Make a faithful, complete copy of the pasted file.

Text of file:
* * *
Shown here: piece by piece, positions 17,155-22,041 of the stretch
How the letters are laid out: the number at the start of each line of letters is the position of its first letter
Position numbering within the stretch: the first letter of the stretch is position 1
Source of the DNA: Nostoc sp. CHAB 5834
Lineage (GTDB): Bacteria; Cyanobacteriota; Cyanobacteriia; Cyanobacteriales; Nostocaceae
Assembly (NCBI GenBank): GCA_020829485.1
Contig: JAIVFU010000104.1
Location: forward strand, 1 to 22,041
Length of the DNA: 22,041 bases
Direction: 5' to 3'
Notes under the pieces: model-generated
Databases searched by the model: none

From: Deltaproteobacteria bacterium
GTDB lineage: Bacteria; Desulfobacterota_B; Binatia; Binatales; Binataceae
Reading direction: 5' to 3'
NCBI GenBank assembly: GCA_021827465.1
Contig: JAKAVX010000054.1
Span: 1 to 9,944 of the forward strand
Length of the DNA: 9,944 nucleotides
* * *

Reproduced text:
Shown here: piece by piece, positions 17,155-22,041 of the stretch
How the letters are laid out: the number at the start of each line of letters is the position of its first letter
Position numbering within the stretch: the first letter of the stretch is position 1
Source of the DNA: Nostoc sp. CHAB 5834
Lineage (GTDB): Bacteria; Cyanobacteriota; Cyanobacteriia; Cyanobacteriales; Nostocaceae
Assembly (NCBI GenBank): GCA_020829485.1
Contig: JAIVFU010000104.1
Location: forward strand, 1 to 22,041
Length of the DNA: 22,041 bases
Direction: 5' to 3'
Notes under the pieces: model-generated
Databases searched by the model: none

From: Deltaproteobacteria bacterium
GTDB lineage: Bacteria; Desulfobacterota_B; Binatia; Binatales; Binataceae
Reading direction: 5' to 3'
NCBI GenBank assembly: GCA_021827465.1
Contig: JAKAVX010000054.1
Span: 1 to 9,944 of the forward strand
Length of the DNA: 9,944 nucleotides